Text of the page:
15 Best Teas for a Sore Throat or Bad Cough

Apr 6, 2019
Tea has been used as a natural remedy for sore throat and common cold related cough for centuries. If you are looking for a tastier alternative for soothing the throat and cough than gargling salt water, some herbal teas might help more. However, be careful about the tea temperature. Avoid drinking hot tea or your condition might even get worse. Science says that caffeine should be avoided too. Although green tea is packed with antioxidants and might provide great benefits, it might be more suitable for prevention than treatment. Find out what are the 10 best herbal teas for soothing a sore throat or bad cough.


1. Ginger Tea

Lemon, ginger root and honey might be one of the most popular home remedies for treating common cold, including soothing sore throat and cough. Ginger may help with the lowering body temperature[1] thus reducing fever. Fresh ginger root, lemon juice and honey mixed with water make a tasty common cold fighting drink too. Avoid large doses of fresh ginger as it may cause some side effects such as diarrhea or irritation.

2. Chamomile Tea

Chamomile tea is world famous for its soothing and calming properties and helping with respiratory problems. Inhaling hot chamomile infusion is still one of the most popular way of treating respiratory problems related to common cold. Drinking tea may help too and tastes delicious, but science says you don't need to drink it to soothe the throat. To reduce the “inflammation of the mucous membranes of the mouth and throat[2]”, the infusion should be used for gargling instead.

3. Licorice Root Tea

One of the sweetest teas in the world, licorice root tea, may help to soothe a sore throat, “cough, asthma, and other breathing problems[3]”. 50 times sweeter than sugar[4], licorice is one of the tastiest home remedies too. Research showed it might be useful in treating postoperative sore throat, a throat condition and cough caused by intubation. Licorice has an anti-depressant effect too, so consult your doctor if you are taking medicine that may interact with licorice root.

4. Marshmallow Root Tea

Marshmallow root has a long tradition in home treatments of coughs. One German study showed that this traditional medicinal plant has soothing properties and may reduce the irritation caused by dry cough,[5] asthma, bronchitis, common cold and sore throat. For soothing properties, it’s safe to drink several cups per day. It contains a substance called mucilage, that may have soothing effects on respiratory system. Mucilage may interact with other oral medicine, so be cautious.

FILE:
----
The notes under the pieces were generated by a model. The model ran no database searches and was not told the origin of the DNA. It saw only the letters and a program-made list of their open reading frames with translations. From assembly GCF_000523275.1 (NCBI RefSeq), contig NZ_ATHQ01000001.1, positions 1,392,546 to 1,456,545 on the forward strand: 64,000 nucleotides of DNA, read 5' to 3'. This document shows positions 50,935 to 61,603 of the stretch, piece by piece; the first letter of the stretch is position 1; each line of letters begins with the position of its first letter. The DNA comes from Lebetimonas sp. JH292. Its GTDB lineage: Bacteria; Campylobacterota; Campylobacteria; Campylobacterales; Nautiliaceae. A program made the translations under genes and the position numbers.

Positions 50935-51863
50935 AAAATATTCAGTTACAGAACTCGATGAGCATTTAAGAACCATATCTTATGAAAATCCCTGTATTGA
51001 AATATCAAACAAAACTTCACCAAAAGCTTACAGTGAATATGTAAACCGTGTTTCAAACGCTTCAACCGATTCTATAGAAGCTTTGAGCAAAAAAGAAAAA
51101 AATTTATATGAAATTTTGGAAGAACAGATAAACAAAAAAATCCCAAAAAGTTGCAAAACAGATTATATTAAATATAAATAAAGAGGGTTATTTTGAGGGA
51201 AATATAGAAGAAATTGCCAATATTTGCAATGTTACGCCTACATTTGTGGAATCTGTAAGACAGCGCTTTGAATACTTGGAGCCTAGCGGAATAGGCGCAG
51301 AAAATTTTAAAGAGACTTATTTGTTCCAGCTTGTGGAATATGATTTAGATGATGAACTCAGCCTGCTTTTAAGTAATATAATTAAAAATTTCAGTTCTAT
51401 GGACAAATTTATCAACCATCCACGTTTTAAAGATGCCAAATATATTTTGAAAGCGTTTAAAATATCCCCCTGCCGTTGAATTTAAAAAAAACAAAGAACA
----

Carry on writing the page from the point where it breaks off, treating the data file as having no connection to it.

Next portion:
5. Iceland Moss Tea

One of the best herbal teas for sore throat is Iceland moss. Iceland moss contains mucilage and a cup of warm Iceland moss tea might even provide an instant relief. A study on 61 patients showed that Iceland moss is a “advisable therapeutic opportunity without interactions and side effects[6]”. Brew one teaspoon of this tea for 10-15 minutes in boiling water and strain. Iceland moss has a naturally bitter flavor, so add honey if needed.

6. Rooibos Tea

Rooibos is a herbal tea made from south African plant called red bush. Although not as popular for treating the symptoms of common cold, this tea may be very helpful. Packed with antioxidants and naturally caffeine free, rooibos may help with soothing the throat and cough. Unlike most other herbal teas, it may provide relief for children too. Brew one teaspoon of rooibos tea in a cup of boiling water for 5-10 minutes.

7. Honeybush tea

Honeybush is another caffeine free tea, with a flavor similar to rooibos tea. It has been traditionally used as a “medicinal concoction for soothing coughs, alleviating bronchial complaints.[7]” Honeybush is naturally sweet, with leaves resembling yerba mate leaves. Brew one teaspoon of honeybush tea in a cup of boiling water for 5-10 minutes.

8. Sage Tea

Traditionally, sage has been used for a whole range of respiratory problems, including bronchitis, cough, asthma, angina, mouth and throat inflammations[8]. Not only can you use this bitter and sweet herb for making tea, but for cooking as well. To maximize the benefits, try using it with rosemary.